Although still widely perceived as one of black metal’s principal figureheads, Ihsahn was always too great and adventurous a talent to be contained by the genre’s aesthetic and ideological myopia. The widespread acclaim generated by 2010’s After – the third and most daring in the Norwegian’s first trilogy of solo albums – was vindication for a man who has always aspired to be something more than a two-dimensional cult hero. And while Ihsahn would surely never pledge allegiance to any specific genre, his post-After assimilation into the prog world seems natural, as his vision needs limitless room in which to flourish.
Prog credentials established, Eremita still places its creator firmly at the extreme end of the musical spectrum. Blazing opener Arrival begins as a whirlwind of urgency and serrated-edge riffing, but mid-song detours into more unfamiliar sonic waters. A visceral barrage of blastbeats and sinister twists, The Paranoid is arguably the most conventional thing here and yet is still full of surprises, not least the strutting offbeat riff that dominates its wilfully dissonant mid-section and menacing outro.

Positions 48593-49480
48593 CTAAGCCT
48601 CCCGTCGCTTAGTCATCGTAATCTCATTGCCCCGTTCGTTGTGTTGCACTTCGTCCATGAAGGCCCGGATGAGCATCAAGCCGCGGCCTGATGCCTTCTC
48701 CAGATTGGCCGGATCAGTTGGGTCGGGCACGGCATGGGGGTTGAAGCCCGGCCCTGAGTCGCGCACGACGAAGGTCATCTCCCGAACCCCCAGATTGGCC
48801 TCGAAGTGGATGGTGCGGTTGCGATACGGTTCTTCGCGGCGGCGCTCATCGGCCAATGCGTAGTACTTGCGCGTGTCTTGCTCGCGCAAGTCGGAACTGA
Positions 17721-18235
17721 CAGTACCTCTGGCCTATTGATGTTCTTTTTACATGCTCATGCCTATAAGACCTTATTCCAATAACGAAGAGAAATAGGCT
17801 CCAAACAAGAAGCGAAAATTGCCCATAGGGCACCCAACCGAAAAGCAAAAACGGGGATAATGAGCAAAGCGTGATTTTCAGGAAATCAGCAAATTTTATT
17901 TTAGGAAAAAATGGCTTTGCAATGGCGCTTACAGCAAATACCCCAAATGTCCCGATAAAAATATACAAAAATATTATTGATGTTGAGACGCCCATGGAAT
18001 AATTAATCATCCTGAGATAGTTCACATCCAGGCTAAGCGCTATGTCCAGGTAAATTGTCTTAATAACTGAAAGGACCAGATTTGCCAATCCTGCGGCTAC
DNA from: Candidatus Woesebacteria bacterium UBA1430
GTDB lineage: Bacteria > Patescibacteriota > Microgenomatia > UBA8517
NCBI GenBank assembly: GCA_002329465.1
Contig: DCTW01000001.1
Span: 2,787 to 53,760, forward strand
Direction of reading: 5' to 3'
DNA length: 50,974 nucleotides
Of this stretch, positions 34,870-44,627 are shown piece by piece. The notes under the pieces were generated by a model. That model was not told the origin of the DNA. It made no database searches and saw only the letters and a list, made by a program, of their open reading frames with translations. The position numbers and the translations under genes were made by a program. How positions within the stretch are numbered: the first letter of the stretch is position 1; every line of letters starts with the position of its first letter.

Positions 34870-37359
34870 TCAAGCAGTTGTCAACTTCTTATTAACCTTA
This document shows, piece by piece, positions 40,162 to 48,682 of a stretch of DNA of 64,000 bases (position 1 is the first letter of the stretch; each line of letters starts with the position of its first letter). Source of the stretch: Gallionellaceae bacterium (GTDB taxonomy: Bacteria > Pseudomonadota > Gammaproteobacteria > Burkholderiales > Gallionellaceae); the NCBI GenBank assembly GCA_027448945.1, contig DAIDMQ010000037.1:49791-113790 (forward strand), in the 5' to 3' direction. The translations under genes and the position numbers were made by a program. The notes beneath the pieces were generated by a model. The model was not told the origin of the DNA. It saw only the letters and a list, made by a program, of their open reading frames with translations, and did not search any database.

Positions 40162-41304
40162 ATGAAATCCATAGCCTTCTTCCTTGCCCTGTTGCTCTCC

It is testament to the strength of Ihsahn’s musical personality that guest appearances from Devin Townsend (who sings on the schizophrenic Introspection) and ex-Nevermore guitarist Jeff Loomis never threaten to overshadow the master’s own voice. Loomis melts frets on The Eagle And The Snake, which heralds the return of Shining saxophonist Jørgen Munkeby. His mellifluous wailing and venomous squeals mesh brilliantly with the song’s dense six-string tapestry. It’s increasingly hard to imagine an Ihsahn album without him.
Contrasts abound here. The stately but nebulous haze of Catharsis’s opening 90 seconds gives way to muscular, arcane balladry, before Something Out There erupts; a storm of high-velocity snare drum clatter and morbid angularity. Macabre instrumental Grief provides a welcome pause from the relentless intricacy, but respite is only fleeting as The Grave lumbers forth. A towering avant-garde doom metal monolith, replete with eerie field recordings, freeform drums and more sax from Munkeby, it is simply the most startling, disturbing and authentically out-there thing Ihsahn has recorded to date.
The insanity continues on Departure, wherein hellish jazz and dark ambience collide with a churning fog of left-field metal riffs before Ihsahn’s better half Heidi S. Tveitan pops up for a sublime vocal cameo. Like everything else on Eremita, it will leave you breathless and bewildered but thoroughly enriched by this fresh encounter with a fearless maverick.